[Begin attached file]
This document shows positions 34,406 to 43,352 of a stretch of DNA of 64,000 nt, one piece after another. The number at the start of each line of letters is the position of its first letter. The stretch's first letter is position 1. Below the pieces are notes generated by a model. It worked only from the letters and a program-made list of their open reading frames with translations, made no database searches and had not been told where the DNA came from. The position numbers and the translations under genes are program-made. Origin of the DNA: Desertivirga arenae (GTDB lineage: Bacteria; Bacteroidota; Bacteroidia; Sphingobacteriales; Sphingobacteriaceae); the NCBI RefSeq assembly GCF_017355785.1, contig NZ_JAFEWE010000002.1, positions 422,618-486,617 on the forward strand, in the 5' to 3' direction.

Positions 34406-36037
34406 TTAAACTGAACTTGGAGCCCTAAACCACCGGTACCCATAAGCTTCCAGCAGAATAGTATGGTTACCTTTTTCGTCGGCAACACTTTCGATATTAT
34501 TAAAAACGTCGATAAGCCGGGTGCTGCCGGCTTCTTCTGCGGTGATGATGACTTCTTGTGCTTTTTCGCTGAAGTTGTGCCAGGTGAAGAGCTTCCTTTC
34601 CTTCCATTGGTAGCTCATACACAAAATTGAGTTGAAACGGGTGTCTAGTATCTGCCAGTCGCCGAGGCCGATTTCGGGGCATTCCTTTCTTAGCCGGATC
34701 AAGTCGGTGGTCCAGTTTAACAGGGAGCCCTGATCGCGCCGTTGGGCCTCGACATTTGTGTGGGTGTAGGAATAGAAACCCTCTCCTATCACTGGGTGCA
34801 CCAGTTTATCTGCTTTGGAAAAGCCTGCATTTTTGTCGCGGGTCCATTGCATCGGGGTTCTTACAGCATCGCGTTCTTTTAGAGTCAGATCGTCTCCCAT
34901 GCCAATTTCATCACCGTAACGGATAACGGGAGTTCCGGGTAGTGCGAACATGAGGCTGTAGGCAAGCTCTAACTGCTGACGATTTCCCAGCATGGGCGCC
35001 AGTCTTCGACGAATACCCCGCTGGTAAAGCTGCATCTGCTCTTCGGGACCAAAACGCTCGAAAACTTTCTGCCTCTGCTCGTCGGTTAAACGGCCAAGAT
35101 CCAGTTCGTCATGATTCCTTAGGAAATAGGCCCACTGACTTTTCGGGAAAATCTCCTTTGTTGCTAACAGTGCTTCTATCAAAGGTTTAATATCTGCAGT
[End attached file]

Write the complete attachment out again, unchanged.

This document shows positions 34,406 to 43,352 of a stretch of DNA of 64,000 nt, one piece after another. The number at the start of each line of letters is the position of its first letter. The stretch's first letter is position 1. Below the pieces are notes generated by a model. It worked only from the letters and a program-made list of their open reading frames with translations, made no database searches and had not been told where the DNA came from. The position numbers and the translations under genes are program-made. Origin of the DNA: Desertivirga arenae (GTDB lineage: Bacteria; Bacteroidota; Bacteroidia; Sphingobacteriales; Sphingobacteriaceae); the NCBI RefSeq assembly GCF_017355785.1, contig NZ_JAFEWE010000002.1, positions 422,618-486,617 on the forward strand, in the 5' to 3' direction.

Positions 34406-36037
34406 TTAAACTGAACTTGGAGCCCTAAACCACCGGTACCCATAAGCTTCCAGCAGAATAGTATGGTTACCTTTTTCGTCGGCAACACTTTCGATATTAT
34501 TAAAAACGTCGATAAGCCGGGTGCTGCCGGCTTCTTCTGCGGTGATGATGACTTCTTGTGCTTTTTCGCTGAAGTTGTGCCAGGTGAAGAGCTTCCTTTC
34601 CTTCCATTGGTAGCTCATACACAAAATTGAGTTGAAACGGGTGTCTAGTATCTGCCAGTCGCCGAGGCCGATTTCGGGGCATTCCTTTCTTAGCCGGATC
34701 AAGTCGGTGGTCCAGTTTAACAGGGAGCCCTGATCGCGCCGTTGGGCCTCGACATTTGTGTGGGTGTAGGAATAGAAACCCTCTCCTATCACTGGGTGCA
34801 CCAGTTTATCTGCTTTGGAAAAGCCTGCATTTTTGTCGCGGGTCCATTGCATCGGGGTTCTTACAGCATCGCGTTCTTTTAGAGTCAGATCGTCTCCCAT
34901 GCCAATTTCATCACCGTAACGGATAACGGGAGTTCCGGGTAGTGCGAACATGAGGCTGTAGGCAAGCTCTAACTGCTGACGATTTCCCAGCATGGGCGCC
35001 AGTCTTCGACGAATACCCCGCTGGTAAAGCTGCATCTGCTCTTCGGGACCAAAACGCTCGAAAACTTTCTGCCTCTGCTCGTCGGTTAAACGGCCAAGAT
35101 CCAGTTCGTCATGATTCCTTAGGAAATAGGCCCACTGACTTTTCGGGAAAATCTCCTTTGTTGCTAACAGTGCTTCTATCAAAGGTTTAATATCTGCAGT